When you’re running a membership site, it’s important to have a website membership agreement, that is, a legally binding contract that identifies the respective rights and responsibilities of you as the site owner and your clients as members.
A good membership agreement prevents confusion, protects your site content, and provides you with remedies for member misconduct. Here three things you should include in your site’s membership contract.
1. Scope of Membership License.
What are your members allowed to do with the content they can access on your membership site?
Many members mistakenly believe they can download and use all of your site’s content as they see fit.
There are even unethical people out there who will sign up for a membership site, scrape all the valuable content on the site, and then repackage and sell what they’ve scraped.
In essence, you’ve created the content but after paying a small membership fee (and they usually cancel their memberships during the trial period or first month), these bad apples become your competitors. To add insult to injury, because these members don’t have your investment costs in creating the material, it’s easy for them to undercut you on price when selling your content to others.
This is why a membership agreement is a key piece of website legal protection.
Related Article: 5 Business Website Disclosures And Disclaimers
2. Dispute Resolution.
A good membership agreement lets you pursue all remedies available to you in law and equity for intellectual property theft. On the other hand, you should consider using alternative dispute resolution (ADR) mechanisms, such as a combination of mediation and binding arbitration, to resolve most other disputes that arise between you as the site owner and your members.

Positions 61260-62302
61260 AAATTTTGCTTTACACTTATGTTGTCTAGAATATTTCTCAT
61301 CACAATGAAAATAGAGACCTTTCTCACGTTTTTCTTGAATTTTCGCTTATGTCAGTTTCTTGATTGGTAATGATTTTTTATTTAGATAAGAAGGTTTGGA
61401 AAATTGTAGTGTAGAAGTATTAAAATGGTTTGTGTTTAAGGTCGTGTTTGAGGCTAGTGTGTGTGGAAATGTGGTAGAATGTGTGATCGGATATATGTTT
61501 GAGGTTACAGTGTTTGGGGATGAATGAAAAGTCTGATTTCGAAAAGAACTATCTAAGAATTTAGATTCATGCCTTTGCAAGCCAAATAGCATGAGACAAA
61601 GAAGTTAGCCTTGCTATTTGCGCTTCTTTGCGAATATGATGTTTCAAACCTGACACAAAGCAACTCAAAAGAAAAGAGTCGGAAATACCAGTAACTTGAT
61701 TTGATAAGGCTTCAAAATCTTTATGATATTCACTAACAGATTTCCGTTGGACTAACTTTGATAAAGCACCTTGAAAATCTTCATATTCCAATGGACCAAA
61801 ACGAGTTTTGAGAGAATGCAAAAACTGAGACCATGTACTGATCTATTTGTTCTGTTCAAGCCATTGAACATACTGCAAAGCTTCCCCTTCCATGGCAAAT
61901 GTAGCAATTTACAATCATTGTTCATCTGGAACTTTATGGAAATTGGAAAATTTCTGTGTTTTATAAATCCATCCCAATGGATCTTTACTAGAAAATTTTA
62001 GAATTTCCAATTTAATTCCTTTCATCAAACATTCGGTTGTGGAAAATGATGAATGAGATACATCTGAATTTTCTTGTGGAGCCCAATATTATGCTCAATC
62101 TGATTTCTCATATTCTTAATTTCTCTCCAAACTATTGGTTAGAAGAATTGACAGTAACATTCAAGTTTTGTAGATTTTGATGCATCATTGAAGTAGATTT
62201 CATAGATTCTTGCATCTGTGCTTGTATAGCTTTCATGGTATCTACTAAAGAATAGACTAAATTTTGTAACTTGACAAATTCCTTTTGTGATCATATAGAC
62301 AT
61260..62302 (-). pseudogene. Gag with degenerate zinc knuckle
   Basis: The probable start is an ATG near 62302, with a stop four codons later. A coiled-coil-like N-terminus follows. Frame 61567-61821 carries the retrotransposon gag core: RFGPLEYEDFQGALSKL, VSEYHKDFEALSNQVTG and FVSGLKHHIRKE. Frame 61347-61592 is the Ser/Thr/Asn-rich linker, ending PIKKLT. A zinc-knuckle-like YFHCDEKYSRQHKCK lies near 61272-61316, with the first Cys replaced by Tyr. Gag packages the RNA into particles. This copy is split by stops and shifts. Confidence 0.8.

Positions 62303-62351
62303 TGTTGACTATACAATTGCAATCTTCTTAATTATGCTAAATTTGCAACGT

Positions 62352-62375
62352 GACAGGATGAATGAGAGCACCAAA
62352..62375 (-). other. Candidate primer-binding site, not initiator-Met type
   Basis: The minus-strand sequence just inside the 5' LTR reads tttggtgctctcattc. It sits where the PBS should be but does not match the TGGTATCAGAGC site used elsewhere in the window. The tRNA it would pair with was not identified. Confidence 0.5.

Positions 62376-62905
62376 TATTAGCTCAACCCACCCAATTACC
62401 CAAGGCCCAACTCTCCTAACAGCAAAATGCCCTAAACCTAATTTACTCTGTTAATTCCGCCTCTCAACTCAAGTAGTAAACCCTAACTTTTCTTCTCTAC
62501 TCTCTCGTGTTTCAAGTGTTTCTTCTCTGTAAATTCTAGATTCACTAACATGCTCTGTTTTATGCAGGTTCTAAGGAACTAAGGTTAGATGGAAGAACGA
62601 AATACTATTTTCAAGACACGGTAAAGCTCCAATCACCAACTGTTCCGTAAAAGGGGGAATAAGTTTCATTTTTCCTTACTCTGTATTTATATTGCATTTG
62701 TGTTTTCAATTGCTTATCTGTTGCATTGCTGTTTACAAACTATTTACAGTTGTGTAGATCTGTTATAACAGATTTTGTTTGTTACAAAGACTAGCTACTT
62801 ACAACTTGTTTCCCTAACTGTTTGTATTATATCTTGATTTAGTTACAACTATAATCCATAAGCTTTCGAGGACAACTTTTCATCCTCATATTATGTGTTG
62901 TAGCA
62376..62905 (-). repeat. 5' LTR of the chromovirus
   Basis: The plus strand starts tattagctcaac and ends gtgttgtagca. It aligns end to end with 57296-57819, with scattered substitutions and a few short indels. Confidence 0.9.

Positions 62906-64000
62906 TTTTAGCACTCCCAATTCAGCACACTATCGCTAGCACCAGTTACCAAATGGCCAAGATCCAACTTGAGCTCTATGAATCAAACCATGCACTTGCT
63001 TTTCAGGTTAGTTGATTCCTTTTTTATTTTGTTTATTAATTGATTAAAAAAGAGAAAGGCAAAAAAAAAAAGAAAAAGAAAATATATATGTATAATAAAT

In general, ADR is quicker and costs less to resolve disputes than ending up in court in a lawsuit.
Your membership contract should also identify which laws apply to govern the agreement as well as the location of where disputes will be resolved. This reduces the risk you’ll end up applying unfavorable law to a dispute in a jurisdiction far away from where your business is located.
3. Rights after Membership Termination.
Frequently, membership sites include content that members can download to their computers, tablets or smart phones and use at any time.
Do you want members to continue using your content after their membership has been cancelled? If not, you’ll want to include provisions to bar such use.
Related Article: Membership Website – How To Create One The Right Way
Although there are many other provisions your Internet lawyer can include a website membership agreement to protect you, these three areas are the fundamental building blocks for a good contract that lays the ground rules for use of your membership content.
What if you don’t have a website membership agreement for your site?
If you have a membership site, you’ll want a contract in place that protects your rights. If you’d like to discuss getting such an agreement prepared by Web Lawyer Mike Young, the first thing you’ll do is set up a phone consultation.